Nick talks about why an economist stopped comments on his blog and makes the argument that if the # of users drops off, most “prominent” bloggers will stop blogging since their time is better spent elsewhere.
“If blogging is a successful means of establishing underappreciated
credentials – of remedying a failure in the idea market – then
ultimately the talent will be noticed and the talented economics
bloggers will move into positions in which their time will be better
applied to other pursuits, such as research or executive decision
making, in which they have greater advantage than they have in
blogging. Ultimately, you want the smartest economists to devote
themselves to something other than blogging, even if blogging may serve
a temporary role in helping those people move into positions in which
the value of their intellect can be fully exploited.”
Not sure I agree and will quote another very good blogger on what he learned on his “10 year anniversary” of cartoons drawn on the back of business cards:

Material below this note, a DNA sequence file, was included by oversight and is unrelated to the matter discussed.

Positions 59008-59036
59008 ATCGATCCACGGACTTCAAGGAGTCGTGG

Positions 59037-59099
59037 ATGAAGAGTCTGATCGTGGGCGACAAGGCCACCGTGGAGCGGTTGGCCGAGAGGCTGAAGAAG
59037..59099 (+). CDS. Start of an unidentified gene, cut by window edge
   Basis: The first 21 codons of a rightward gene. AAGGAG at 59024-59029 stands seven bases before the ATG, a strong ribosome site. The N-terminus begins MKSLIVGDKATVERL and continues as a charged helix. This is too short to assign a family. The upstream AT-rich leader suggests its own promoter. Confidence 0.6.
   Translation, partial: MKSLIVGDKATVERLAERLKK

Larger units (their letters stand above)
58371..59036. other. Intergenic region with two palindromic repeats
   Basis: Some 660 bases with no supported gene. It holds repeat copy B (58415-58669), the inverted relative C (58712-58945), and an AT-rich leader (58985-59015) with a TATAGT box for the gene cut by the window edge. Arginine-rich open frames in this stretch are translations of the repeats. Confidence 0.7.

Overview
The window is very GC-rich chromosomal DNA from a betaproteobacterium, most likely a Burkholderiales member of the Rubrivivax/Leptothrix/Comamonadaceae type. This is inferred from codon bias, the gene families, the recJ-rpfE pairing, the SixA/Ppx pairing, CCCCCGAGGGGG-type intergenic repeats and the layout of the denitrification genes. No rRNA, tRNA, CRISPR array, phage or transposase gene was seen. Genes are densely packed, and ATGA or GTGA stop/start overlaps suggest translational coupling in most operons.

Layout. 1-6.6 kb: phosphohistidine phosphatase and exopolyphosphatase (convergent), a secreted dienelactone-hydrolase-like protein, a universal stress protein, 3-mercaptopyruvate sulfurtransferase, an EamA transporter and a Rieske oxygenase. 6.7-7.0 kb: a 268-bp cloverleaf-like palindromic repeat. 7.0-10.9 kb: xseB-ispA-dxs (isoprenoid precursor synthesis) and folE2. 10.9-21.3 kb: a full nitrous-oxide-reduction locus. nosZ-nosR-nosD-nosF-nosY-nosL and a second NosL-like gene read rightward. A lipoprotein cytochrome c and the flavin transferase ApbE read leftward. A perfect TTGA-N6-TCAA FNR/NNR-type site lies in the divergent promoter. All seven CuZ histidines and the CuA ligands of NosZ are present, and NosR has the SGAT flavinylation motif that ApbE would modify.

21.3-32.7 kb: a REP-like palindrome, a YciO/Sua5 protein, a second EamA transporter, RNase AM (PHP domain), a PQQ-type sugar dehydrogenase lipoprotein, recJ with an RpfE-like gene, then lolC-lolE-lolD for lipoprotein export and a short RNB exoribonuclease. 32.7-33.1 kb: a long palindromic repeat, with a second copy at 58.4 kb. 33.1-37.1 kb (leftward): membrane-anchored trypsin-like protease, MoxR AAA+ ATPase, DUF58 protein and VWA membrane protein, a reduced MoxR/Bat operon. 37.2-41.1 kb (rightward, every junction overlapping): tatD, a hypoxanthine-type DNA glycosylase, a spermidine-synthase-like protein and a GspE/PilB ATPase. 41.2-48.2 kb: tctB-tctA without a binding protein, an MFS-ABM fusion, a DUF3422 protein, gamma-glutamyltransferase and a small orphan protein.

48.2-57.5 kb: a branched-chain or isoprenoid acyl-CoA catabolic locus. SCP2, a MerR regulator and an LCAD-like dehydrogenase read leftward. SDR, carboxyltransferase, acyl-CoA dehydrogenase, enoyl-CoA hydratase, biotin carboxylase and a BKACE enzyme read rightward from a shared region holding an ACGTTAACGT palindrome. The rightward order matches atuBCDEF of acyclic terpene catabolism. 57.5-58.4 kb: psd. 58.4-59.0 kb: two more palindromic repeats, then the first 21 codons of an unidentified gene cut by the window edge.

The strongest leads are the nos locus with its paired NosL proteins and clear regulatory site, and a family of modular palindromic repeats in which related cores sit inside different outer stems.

“One of the smartest moves I ever made was to figure out that making money indirectly off the cartoons was far easier than trying to make the money directly. If I could teach gapingvoid readers just one thing, that would be it.”
What does this have to do with communities?
1. Most community members join and promote a cause not for the monetary benefit. Sure they have other things to do with their time and its probably better spent elsewhere, but this is what they would “really” like to do.
2. There are more indirect benefits of participating in the community than just the monetary ones that economists seem to care about.
3. Your early adopters and selfless promoters of the community are the ones to nurture always even though after a certain tipping point (in terms of # of people in the community) their influence starts to wane.